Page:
School is out, summer is here—and the beach awaits! Once you've loaded up the cooler and beach bag to take the long trek down the walkway and over the hot dunes toward your slice of seashore, take a minute to consider the habitat you're traversing.
What's Up, Dune?
Sand dunes are so much more than just mounds of sand; here along the East Coast, dunes are home to lizards, insects, crustaceans such as ghost crabs, birds such as sanderlings and terns, and even small mammals including mice and foxes. Look carefully down from the walkway and you'll see little holes and burrows dotting an active ecosystem teeming with life.
Dune habitats are bolstered by dune grasses and beach shrubs that may look random but are critical to the security of the dune itself. The shallow, web-like root systems of beach grasses actually form a protective mesh that helps keep sand securely in place, protecting against erosion from animals scampering about, as well as damage from wind, rain and human interference.
The protection provided by grasses and plants helps dunes to withstand powerful storm surges during intense coastal weather. Without the natural protection provided by sand dunes, waterfront areas are at risk for increased flooding, extensive property damage and coastal erosion. Overtime, as humankind developed oceanfront communities and flattened or deepened beaches for recreational use—and experienced increased coastal flooding along with it—the importance of strong, healthy dunes became clear. As intense weather events increase in number and severity with climate change, dunes have never been more important.
To that end, the National Aquarium Conservation team has partnered with Naval Facilities Engineering Command Mid-Atlantic since 2004 to ensure a four-mile stretch of dunes along Naval Air Station Oceana-Dam Neck Annex remains resilient and intact, protecting the crucial base operations just over the dunes and ensuring that the beach remains viable for both Naval operations and recreation, as well as the local wildlife that call these Virginia Beach dunes home.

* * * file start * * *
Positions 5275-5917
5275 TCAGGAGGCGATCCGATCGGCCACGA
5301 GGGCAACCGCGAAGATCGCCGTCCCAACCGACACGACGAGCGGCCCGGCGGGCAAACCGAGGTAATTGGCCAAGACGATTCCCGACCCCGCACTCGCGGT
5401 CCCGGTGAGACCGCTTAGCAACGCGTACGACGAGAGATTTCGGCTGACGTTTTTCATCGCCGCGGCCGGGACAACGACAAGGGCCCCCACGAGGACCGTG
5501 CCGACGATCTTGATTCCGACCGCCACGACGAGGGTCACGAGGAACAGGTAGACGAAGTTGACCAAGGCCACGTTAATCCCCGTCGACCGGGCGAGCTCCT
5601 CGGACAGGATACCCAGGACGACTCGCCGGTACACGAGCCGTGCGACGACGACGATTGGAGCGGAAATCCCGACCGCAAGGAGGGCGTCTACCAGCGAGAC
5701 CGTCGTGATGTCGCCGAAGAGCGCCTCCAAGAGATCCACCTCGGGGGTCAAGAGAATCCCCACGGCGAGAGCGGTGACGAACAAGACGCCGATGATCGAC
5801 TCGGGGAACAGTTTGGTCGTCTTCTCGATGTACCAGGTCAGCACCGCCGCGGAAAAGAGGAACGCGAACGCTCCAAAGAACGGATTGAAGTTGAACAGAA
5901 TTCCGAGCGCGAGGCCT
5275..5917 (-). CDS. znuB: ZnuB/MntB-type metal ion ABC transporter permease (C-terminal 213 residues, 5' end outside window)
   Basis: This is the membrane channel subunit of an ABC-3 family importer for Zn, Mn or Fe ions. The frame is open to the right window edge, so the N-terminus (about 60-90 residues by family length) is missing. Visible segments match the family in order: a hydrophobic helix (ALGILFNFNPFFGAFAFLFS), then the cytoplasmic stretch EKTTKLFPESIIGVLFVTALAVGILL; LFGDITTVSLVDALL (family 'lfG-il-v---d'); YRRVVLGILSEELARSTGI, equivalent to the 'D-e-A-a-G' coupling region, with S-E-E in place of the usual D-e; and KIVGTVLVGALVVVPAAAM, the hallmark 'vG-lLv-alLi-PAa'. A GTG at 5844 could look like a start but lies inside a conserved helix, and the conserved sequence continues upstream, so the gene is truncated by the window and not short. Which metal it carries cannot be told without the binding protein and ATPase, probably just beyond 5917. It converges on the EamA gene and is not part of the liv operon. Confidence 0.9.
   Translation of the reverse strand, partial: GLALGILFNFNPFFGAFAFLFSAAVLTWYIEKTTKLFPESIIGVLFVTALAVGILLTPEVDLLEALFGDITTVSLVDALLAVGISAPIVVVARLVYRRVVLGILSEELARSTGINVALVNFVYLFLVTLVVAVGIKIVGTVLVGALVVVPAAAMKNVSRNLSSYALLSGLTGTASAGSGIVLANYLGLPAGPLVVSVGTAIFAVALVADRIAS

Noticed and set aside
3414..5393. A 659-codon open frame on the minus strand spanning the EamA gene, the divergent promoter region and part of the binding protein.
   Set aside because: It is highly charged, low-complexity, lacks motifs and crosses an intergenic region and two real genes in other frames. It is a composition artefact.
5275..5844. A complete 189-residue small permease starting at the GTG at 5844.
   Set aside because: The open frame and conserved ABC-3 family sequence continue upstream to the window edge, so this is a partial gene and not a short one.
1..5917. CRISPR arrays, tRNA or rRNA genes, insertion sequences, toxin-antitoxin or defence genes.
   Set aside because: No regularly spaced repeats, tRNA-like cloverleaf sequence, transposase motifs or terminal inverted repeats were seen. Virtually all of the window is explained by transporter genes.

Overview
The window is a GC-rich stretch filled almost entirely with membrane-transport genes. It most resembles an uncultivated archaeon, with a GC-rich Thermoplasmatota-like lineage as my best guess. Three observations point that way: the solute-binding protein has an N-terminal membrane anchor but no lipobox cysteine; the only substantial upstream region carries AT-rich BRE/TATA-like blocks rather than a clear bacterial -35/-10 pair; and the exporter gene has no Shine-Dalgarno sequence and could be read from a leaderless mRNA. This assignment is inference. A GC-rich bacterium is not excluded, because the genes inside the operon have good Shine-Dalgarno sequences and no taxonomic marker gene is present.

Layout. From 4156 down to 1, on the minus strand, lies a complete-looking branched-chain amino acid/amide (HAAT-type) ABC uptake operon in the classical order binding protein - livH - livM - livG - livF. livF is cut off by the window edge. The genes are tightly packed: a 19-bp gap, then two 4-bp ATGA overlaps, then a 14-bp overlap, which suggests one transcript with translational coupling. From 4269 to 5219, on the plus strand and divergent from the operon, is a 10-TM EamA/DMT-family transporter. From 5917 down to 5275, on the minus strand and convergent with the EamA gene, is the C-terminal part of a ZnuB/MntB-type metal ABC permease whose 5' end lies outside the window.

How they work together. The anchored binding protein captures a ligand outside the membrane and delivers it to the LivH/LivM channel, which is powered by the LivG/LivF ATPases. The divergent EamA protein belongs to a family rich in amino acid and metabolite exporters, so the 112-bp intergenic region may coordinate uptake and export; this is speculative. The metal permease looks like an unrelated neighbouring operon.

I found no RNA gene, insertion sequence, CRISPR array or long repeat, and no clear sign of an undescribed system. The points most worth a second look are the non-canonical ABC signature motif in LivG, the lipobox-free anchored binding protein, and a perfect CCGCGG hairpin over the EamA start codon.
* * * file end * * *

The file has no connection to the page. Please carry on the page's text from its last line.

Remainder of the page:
Our team undertakes the important task of reinforcing and fortifying the dunes using fencing, while planting beach grasses and shrubs whose roots anchor the dunes, protecting from weather and manmade erosion. At this year's dune stabilization event in May, 79 volunteers planted 28,550 grasses and 1,500 shrubs. These dunes—which were badly compromised when the Aquarium partnered with the Department of the Navy to begin work at the site more than 15 years ago—are now so strong that they can once again be considered natural (as opposed to manmade).
Lend a Hand
While bringing a spade and beach grasses to plant on your vacation this year might be more than you can ask of your friends and family, there are simple things that you can do to leave the beach even better than you find it. First, do like the sign says and stay off the dunes! Even a child's footprints can shift dozens of pounds of sand with each step, impacting animal and plant life and causing erosion. Don't let kids climb and scamper—and be sure to set up far enough from dunes that your umbrella and chairs aren't impeding upon them.
To keep the beach and ocean safe for animal life, think about what you are packing in your cooler by avoiding plastics and light-weight packaging that are easily swept up in the breeze—and be vigilant about cleaning up wrappers, bottles, cans and toys before you go. In fact, pack an extra trash bag for any plastic and debris that you might find littered on the beach when you arrive. Even when trash cans are provided, think twice! Do they have lids? Are they overflowing? Placing trash in an open, full or unsecured trash can leave it susceptible to wind and curious animals, and that is no better than leaving it in the sand. Err on the side of caution and take it with you. Respecting the beach and being a responsible beachgoer ensures that the seaside spots you love—and the animals that rely on them—will be secure for generations to come!